My neighborhood is on the end of a circuit, apparently, and we have underground electrical wires. However, they only go underground two blocks over, so we're at the mercy of the tree-trimming abilities of our neighbors to prevent limbs from taking wires down. We don't lose power very often, but it does occasionally happen.
The last two or three hurricanes that came through didn't cause us any problems at all. Other people had no power for a week, but our lights didn't even flicker.
Then there was the hurricane about 7 or 8 years ago... That one knocked out our power for 6 days. It came back on as I was on the phone making arrangements to go to a friend's house to do my baking for the week.
And that's the point. You have to have a backup plan. When the hurricance that took power out came through, it was predicted to hit us on a Friday. I had a Friday wedding scheduled, and at least one on Saturday.
I called the Friday bride and said "There's a hurricane coming through on your wedding day. What's your backup plan?" She later thanked me and said that I was the ONLY one of her vendors who had called to fnd out what was going on. Really? That was surprising to me, to say the least. She ended up moving her wedding to Thursday, since the venue was booked for Saturday already (it was the same place for both of my weddings, coincidentally, so it was interesting to see the before and after at the venue after the storm was over.)
So this week when the power went out I figured out my contingency plan and put it into action. Of course, this was the same weekend that we were going to be having temperatures up to 105 degrees for three days in a row. And another of course, one of the receptions was going to be outdoors. That cake was going to be fondant due to my no-buttercream-outside-in-June policy, but the other two were buttercream.
So I had finished the cakes and everything was in the fridges. I have two refrigerators, and all three cakes were in them. Two were stacked already and one was in separate pieces. That one was seven tiers tall and the bottom tier was 6" tall on its own, so it was going to be too heavy for my bad shoulder to pick up if I had stacked it.
So when the lights went out at 10:30pm when a gust of wind came in at the beginning of a rainstorm, I was irritated but not panicked. How long could the lights be out if it ws just a gust of wind that turned them off? I told everyone to leave the refrigerators closed and it would be fine.
When the lights weren't on at 3:30 in the morning I was slightly more worried, because we're usually not out that long.
When the lights weren't on in the morning I wasn't happy. I couldn't deliver the big cake until noon, and by that time the fridges were going to be warm and the outside heat was going to be warmer. I had tight delivery times because I didn't want to take more than one cake at a time in 103 degree heat. I also knew that when you move an unrefrigerated stacked cake there's a much greater chance of the tiers shifting during transport.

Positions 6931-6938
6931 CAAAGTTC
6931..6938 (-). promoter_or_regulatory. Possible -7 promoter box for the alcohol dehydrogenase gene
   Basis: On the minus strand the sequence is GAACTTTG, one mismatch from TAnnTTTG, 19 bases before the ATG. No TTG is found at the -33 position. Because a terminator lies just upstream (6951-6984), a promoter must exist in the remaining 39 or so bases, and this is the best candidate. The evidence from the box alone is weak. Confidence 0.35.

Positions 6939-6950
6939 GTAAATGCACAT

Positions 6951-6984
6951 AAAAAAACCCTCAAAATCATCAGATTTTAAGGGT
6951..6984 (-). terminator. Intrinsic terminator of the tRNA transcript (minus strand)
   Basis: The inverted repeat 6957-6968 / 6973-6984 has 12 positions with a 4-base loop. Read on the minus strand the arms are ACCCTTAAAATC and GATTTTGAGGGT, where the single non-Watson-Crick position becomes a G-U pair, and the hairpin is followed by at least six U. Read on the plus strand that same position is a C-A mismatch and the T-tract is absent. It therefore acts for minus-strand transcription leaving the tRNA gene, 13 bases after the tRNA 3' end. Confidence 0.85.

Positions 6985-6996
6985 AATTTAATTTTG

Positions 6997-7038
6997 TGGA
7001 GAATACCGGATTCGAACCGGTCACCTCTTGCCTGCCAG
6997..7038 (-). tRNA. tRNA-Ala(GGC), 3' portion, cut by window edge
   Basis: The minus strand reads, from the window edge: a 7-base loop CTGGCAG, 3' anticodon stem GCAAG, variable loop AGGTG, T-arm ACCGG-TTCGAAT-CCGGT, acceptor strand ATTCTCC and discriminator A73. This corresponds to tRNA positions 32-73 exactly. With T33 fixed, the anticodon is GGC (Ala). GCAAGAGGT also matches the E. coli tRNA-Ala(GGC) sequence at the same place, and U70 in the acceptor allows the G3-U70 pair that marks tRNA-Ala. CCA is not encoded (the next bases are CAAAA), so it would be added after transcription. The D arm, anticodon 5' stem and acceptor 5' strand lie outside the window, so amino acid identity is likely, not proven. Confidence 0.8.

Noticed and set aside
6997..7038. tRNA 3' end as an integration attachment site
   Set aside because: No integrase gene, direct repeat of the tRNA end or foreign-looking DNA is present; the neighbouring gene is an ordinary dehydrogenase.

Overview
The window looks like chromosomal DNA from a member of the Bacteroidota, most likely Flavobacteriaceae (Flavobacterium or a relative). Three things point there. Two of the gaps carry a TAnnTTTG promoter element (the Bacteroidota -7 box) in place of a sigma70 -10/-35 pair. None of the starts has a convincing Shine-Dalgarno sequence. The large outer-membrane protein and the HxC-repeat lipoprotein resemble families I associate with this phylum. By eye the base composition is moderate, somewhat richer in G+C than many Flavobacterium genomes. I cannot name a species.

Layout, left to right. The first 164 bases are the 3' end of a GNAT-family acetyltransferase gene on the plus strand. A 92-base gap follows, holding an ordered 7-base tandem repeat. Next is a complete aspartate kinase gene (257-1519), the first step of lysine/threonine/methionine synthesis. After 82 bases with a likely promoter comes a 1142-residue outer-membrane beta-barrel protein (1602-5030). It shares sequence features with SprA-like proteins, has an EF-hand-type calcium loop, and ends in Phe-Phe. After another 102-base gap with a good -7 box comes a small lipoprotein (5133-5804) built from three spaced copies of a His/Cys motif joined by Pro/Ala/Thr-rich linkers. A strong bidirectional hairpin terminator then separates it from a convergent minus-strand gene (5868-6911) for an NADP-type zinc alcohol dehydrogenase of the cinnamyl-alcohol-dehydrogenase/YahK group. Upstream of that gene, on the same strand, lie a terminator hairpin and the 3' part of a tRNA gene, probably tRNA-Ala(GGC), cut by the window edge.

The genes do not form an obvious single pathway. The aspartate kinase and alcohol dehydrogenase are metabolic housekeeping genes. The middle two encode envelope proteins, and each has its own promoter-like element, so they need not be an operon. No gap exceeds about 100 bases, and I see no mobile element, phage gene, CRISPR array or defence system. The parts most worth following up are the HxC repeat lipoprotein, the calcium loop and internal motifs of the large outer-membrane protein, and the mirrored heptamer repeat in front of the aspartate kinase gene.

So I decided that it was time to start my backup plan. I went to the grocery store and bought $50 worth of dry ice. One bag went in each of the sections of the fridge and the freezers (Yeah, I also had a lot of food in the chest freezer that I kind of didn't want to lose but at this point I was more concerned about the cakes.)
So that would keep everything cold, but then I realized that two of the cakes had gumpaste on them. Now, I refrigerate gumpaste all the time, but I started thinking about the fact that if the house wasn't cooled off it would also be more humid. I didn't want to take a chance on that being the reason for a cake fail.
I decided to pack the two cakes that had gumpaste on them up and take them to my mother-in-law's apartment at the nursing home. Yes, the nursing home. I had no doubt that they'd have power...dealing with a bunch of elderly people who were too hot isn't anything that anyone wants to do, so they have generators. If that wasn't an option I'd have called around to my friends to see whose house I could stash a couple of cake boxes at for a few hours.
I boxed the cakes up, put them right next to the AC unit, and cranked it up. No humidity problems there!
I boxed up all of the individual sections of the first cake at noon and delivered that. It took about 45 minutes to set it up since it was in sections, so I got back at about 2:00. I picked up cake number two and delivered it, returning about 3:45. I dumped the boxes at home and went to pick up cake number three, which was the outdoor cake.
I had called the venue and emailed the bride earlier in the week to tell them that I was going to deliver the cake as close to the start of the 5:00 ceremony as possible to minimize outdoor time. I got there a little early, so I sat in the car with the air conditioning running until 4:45. At that point I put the cake out and got out of there so that I wouldn't be blocking the road for the guests.
Then I came home and tossed all of the dry ice into the chest freezer, along with all of the food from the refrigerator freezers. One freezer had the milk and some of my cake ingredients like butter in it, since putting ice in a freezer will keep it cool enough to act like a refrigerator. We learned that during the week-long hurricane outage.
(Just an FYI...four packs of dry ice in a full chest freezer will keep everything at about 10 degrees for a couple of days. When the power came on I thought I'd have to do a little chicken-cooking marathon to cook the meat that would have thawed out, but everything was still solid as a rock.)
So think it through and figure out what you'd need to do if something heinous happened. Planning ahead of time will prevent you from having to figure it out as you lie awake at night waiting for the lights to come back on...
Kara Buntin owns A Cake To Remember LLC in Richmond VA, and cake supplies online at www.acaketoremember.com and www.acaketoremember.etsy.com